Sunday, May 22, 2011

Designspeaks: The Felt Hat argues for design as a liberal art

A Felt Hat design studio project
By Barry Johnson

Sometimes we know exactly what we want, and if we're lucky, we know exactly what process we should follow to get it. The more closely we follow the recipe, the more likely we are to pull perfect muffins out of the oven.

But when we are trying to generate creative outcomes, we have to start messing around with the process.  A creative process often generates a creative outcome, we know, but we're less certain about how useful that outcome will be to our purpose (though presumably we know that an outcome that we're sure of won't work, either).

This line of thinking occurred to me during the Designspeaks presentation Thursday night by The Felt Hat design studio, specifically Don Rood and Nicole Misiti (Paul Mort was the silent partner in the front row). Several years ago The Felt Hat was in a funk, Rood  told us. The studio was doing fine financially, no small feat, but that success was built on its work on corporate reports. Increasingly, that felt like a creative dead end to Rood and his partners Misiti and Mort.

When in doubt, do some traveling! Off they went, at Misiti's suggestion, to The Netherlands, a designers utopia of sorts, and after a month touring around and talking, they came back to Portland determined to do it differently. Step one: Take a deep breath and drop the corporate report design business. And replace it with what? With a process. As Rood said at the end of the evening, and I paraphrase,  If all we are doing is making brands cool, we are underachieving.


At the start of the talk, Rood (the designated explainer, most of the evening) established The Felt Hat's primary guiding principles.
  • Design is a liberal art not an applied art.  That was number one, and The Felt Hat takes it seriously, employing anthropological techniques (interviewing, observation) and doing lots of historical research as a key ingredient in its process. 
  • Creativity is a natural resource. I took that to mean that the creativity of other people outside the project is important, but unlike a forest, say, it is renewable and even multiplies itself as it's tapped.
  • We never work with someone we don't want to have a meal with.  That one came with several corollaries: "clients are never the enemy"; never do a project for the money; the client should be a committed collaborator; work with senior management because they likely will get the larger visionary consequences of the project.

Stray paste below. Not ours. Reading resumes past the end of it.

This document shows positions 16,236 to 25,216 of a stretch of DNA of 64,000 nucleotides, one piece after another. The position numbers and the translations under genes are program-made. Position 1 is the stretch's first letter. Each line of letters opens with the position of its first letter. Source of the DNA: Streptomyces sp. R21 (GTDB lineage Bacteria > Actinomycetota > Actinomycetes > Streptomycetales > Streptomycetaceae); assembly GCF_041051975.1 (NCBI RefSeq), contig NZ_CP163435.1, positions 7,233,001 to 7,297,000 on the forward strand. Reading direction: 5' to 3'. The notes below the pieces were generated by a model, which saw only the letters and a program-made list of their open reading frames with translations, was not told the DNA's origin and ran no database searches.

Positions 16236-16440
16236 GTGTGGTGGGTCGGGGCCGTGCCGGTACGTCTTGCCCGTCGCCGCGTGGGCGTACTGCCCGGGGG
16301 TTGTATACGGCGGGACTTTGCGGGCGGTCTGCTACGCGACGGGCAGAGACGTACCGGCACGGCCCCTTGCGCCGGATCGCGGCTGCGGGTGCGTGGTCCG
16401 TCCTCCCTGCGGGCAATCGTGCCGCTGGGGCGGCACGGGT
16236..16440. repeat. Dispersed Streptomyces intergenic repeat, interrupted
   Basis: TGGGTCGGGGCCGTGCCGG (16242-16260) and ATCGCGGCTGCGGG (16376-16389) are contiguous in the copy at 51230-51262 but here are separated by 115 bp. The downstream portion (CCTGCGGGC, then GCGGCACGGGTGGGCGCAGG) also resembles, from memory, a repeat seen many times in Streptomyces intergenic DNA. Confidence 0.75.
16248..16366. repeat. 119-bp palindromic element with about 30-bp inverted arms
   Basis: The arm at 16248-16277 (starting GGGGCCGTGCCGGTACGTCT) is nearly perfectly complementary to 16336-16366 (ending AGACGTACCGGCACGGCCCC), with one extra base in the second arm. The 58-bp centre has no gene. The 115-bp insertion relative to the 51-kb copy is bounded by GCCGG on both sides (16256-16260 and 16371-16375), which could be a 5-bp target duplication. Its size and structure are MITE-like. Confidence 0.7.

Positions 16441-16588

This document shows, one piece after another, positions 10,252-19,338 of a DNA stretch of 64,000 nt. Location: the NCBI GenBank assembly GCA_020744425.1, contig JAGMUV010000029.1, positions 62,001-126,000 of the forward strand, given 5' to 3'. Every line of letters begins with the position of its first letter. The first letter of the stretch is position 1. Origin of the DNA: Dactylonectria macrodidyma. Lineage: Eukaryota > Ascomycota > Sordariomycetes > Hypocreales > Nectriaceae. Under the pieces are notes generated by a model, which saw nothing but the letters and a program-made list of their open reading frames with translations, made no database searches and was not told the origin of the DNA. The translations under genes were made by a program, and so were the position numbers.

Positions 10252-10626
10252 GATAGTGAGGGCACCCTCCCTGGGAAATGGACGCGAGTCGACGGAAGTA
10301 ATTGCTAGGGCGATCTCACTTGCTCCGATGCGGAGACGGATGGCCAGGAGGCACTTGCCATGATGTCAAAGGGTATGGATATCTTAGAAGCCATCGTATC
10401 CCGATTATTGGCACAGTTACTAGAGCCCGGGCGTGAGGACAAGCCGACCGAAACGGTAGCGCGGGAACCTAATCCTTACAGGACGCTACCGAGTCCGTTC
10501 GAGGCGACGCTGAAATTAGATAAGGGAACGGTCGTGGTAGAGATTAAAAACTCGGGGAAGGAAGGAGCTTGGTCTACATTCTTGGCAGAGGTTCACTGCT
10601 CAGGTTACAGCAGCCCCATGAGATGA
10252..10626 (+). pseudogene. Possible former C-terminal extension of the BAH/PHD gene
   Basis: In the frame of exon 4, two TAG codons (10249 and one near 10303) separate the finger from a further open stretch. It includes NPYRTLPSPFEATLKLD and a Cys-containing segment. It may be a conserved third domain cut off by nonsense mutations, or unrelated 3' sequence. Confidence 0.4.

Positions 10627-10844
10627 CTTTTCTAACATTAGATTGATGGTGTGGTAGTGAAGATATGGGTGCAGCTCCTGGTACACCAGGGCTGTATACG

Rood and Misiti then went through three key projects for The Felt Hat. One involved designing a new bill for PacificiCorp, a seemingly mundane assignment that ultimately helped the company achieve a new transparency with its customers and established The Felt Hat as a temporary hub for information from the company's various departments. Maybe that adds a new principle: There are no small jobs.

The next was a project for Star of India tea, which really tapped into principle one and two -- the firm used Indian designers, craftspeople, artists and producers for a wide range of packaging and display products, work that instantly and authentically read "Indian," which was the whole point.  The firm learned that "tea is about time and relationships," and they deployed that bit wisdom in a multitude of ways.

Finally, the firm worked with client Sarah Miller Meigs on the Lumber Room, the home of a series of artist residencies and occasional public exhibitions. Misiti talked about research into timber practices of the past and how she used that research to design furniture, lighting and fabrics for the space, and how important Meigs was as a collaborator on the project.

A few more thoughts from Rood:
  • The work is more conceptual and stylistic, meaning that The Felt Hat's work isn't immediately identifiable as The Felt Hat work. Great craft is a baseline, but the concept lifts it into something special.
  • A joke: Q: How many designers does it take to change a light bulb? A: Does it have to be a light bulb?
  • "Design thinking is about one thing: The integrity of the idea." Which often puts it in conflict with political thinking, which involves compromise whether it damages the idea or not.
Design thinking, design process -- it's a matter of how far afield you are willing to go, how far you are willing to push the process, how willing you are to throw a lot of balls in the air and ... hope. "We re-invent ourselves all the time," Rood said, and that gives you some idea of where Felt Hat stands on the matter.

Of course, outcomes are important.  (The ones The Felt Hat showed were beautiful -- by which I simply mean appropriate, ingenious and elegant.) And maybe that's why process and product aren't necessarily polar; they mingle. We want a creative solution to be a "correct" solution, too, after all. But I think I understand what The Felt Hat is driving at -- the more open-ended and open-minded your process is, the better chance you have of locating a correct solution in the research, especially if the problem is complex.

And those smooth general words conceal a complicated tangle of ideas pursued, discarded and embraced.


NOTES

1. Designspeaks provides a forum for designers and design issues. Once a program of AIGA/Portland, it is now an independent non-profit, directed by Eric Hillerns, though still connected to AIGA. I have been helping out Mr. Hillerns by serving on a Designspeaks organizing committee, which also includes Don Rood.

2. For more on the Lumber Room, here's Jeff Jahn's take for PORT on a recent exhibit curated by Storm Tharp. Here's a Randy Gragg preview of the same show for CulturePhile.

3. Ruud said that the name of the studio honors German artist Joseph Beuys, for whom the material had autobiographical significance.

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